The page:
We had an aging flock of meat birds that weren’t really designed to live past their butcher date, and far too many roosters to our hens — it was time to cull. I remember how nervous I was — it was intimidating enough to care for something and work so hard to keep it alive, and it went against a lot of my instincts to do the opposite and methodically kill them.

I knew it was a necessary part of running a homestead, and I knew these animals were living a far better life than those in the factory farms that wound up on so many grocery store shelves, but it was still a heavy concept for me to get my head around.

After a lot of research, watching YouTube videos, and listening to podcasts, we finally set a plan in place and began. We weren’t very good at it at first, and we’re still learning faster, more effective ways to dispatch animals with as little pain and fear as possible, but we had to start somewhere.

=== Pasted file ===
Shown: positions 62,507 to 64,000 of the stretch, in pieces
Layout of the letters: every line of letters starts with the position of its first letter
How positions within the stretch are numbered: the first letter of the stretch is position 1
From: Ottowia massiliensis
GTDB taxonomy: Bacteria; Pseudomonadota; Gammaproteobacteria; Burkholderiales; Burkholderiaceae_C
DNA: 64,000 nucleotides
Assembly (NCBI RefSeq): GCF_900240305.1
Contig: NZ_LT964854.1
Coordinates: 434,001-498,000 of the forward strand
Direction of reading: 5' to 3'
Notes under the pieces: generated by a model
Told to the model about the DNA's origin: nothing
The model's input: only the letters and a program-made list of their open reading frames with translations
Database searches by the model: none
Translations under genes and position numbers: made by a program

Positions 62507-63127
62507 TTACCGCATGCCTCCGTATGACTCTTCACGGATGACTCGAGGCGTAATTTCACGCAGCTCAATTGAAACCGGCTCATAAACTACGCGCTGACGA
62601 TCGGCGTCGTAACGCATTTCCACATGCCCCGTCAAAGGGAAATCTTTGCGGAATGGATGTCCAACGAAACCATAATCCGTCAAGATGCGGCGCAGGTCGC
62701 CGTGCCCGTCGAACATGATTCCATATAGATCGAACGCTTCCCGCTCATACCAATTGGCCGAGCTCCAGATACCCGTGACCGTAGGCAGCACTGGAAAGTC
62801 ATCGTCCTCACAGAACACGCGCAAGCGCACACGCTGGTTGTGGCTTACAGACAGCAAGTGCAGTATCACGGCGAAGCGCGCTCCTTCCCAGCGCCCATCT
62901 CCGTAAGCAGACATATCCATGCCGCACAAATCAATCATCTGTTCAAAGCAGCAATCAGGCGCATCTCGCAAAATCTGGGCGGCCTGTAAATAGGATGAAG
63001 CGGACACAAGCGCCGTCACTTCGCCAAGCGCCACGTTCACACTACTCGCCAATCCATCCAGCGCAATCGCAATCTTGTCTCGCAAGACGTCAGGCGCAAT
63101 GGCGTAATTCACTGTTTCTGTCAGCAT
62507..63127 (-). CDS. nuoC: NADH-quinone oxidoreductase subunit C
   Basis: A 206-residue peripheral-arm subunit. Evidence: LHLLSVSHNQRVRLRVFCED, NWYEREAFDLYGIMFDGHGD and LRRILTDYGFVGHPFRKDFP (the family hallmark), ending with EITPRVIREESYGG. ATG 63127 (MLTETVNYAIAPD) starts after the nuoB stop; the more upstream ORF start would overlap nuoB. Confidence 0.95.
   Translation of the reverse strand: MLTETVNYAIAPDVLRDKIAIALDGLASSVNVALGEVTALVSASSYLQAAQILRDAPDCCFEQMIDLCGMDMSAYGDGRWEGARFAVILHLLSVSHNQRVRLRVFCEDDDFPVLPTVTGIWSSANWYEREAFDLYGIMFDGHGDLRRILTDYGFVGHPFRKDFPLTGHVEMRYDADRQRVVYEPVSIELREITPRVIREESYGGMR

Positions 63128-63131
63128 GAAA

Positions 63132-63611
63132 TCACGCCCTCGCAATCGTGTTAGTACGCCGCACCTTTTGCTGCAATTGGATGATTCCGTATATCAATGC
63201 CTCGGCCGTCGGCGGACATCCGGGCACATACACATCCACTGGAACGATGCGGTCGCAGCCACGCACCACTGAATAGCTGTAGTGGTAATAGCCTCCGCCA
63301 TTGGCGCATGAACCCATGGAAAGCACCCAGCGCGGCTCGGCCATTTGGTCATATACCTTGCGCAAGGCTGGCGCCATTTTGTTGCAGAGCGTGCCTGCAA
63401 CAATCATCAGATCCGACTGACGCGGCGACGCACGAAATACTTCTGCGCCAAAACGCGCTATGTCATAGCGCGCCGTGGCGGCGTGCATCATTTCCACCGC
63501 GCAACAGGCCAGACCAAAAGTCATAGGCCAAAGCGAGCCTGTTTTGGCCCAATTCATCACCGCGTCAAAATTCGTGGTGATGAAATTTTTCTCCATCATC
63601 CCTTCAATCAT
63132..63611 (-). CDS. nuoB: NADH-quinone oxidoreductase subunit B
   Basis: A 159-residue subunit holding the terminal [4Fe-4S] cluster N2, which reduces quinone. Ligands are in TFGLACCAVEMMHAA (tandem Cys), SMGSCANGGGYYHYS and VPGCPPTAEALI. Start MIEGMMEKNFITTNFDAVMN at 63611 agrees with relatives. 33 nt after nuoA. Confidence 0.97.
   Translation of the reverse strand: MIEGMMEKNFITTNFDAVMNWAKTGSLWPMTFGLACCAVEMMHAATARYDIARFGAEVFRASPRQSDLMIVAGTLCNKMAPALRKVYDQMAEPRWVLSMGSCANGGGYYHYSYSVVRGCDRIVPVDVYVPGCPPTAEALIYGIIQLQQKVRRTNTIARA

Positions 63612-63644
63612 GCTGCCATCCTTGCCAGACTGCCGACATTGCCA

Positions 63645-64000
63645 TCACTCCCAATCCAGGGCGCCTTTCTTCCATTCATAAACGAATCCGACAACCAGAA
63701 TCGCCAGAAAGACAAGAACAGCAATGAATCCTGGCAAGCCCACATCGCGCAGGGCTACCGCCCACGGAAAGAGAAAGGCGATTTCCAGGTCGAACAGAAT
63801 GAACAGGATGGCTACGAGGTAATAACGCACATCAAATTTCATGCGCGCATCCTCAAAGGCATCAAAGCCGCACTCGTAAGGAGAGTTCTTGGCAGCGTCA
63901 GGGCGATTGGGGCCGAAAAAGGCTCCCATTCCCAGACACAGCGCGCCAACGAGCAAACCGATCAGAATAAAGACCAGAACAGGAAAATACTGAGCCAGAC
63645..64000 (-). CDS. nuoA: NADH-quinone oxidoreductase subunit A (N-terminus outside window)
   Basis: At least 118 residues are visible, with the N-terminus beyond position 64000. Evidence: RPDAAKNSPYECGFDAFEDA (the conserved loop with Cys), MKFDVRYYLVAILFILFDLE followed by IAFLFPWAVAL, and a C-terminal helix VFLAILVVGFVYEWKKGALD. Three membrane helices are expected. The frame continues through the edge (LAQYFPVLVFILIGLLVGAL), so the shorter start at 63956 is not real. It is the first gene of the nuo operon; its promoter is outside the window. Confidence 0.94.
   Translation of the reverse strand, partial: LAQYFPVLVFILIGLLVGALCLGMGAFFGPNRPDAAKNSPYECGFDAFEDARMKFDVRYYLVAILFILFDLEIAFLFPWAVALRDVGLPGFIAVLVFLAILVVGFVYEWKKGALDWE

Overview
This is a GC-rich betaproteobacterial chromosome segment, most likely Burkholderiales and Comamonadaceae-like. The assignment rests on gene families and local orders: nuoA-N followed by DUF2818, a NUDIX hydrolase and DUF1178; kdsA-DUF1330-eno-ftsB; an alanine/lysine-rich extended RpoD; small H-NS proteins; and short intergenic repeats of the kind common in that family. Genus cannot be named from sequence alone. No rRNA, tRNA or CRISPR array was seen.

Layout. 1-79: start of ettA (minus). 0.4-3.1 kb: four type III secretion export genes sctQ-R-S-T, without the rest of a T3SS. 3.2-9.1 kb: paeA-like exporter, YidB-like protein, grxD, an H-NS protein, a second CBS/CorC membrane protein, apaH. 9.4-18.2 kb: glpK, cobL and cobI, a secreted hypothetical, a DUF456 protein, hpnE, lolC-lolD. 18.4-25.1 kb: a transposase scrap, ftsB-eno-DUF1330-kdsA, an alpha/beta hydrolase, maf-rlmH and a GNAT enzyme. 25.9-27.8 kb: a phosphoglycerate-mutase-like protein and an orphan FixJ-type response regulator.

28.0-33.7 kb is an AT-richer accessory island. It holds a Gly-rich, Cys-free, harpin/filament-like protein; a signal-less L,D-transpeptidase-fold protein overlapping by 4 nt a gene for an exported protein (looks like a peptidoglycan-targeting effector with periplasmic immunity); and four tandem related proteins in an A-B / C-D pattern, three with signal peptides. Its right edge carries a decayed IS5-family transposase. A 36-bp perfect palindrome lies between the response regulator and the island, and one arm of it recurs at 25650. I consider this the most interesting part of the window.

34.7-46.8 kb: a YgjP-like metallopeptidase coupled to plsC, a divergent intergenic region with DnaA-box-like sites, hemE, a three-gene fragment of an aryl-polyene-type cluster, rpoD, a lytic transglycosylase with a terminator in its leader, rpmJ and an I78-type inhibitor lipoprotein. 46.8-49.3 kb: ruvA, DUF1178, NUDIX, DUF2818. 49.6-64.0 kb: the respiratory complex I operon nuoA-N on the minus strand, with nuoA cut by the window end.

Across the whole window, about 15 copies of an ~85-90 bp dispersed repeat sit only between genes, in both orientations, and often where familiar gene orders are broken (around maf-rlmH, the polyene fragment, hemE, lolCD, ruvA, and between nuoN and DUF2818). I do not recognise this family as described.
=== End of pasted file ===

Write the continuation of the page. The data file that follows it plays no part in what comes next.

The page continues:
If Slaughter Makes Us Sad, Is it Wrong?

A lot of people think that the unpleasantness of killing an animal is an indication of its immorality, that because it feels bad, it’s wrong, and it’s as simple as that. I can’t argue something as deep as the ethics of killing another living thing for survival, but I can say that that thought has certainly occurred to me before. If it’s this emotional, if it makes me this sad, is it wrong?

I told my husband about my concerns one day, pondering the morality of slaughter, and with wisdom beyond his years, he told me this:

“When you kill an animal, you should feel something. If you don’t, there’s something wrong with you.”

In that simple statement, I realized he was perfectly right, and that I was (once again) referring to emotions as a form of weakness, when in fact, it was just a human part of me - a normal part — and nothing to be ashamed of.

The fact is, killing an animal is a highly emotional experience — especially when you raise it. You’re taking a creature that you’ve walked out every morning in the bitter cold to check their heat lamps, sourced the best food you can for, and then you’re turning around and killing it, and that’s a hard thing to get your head around.

I look at it this way, though: By whatever powers that be, I was given (supposedly) higher consciousness and self-awareness. I have this intellect that allows me to empathize with and understand what creatures go through in the sacrificial process of feeding me.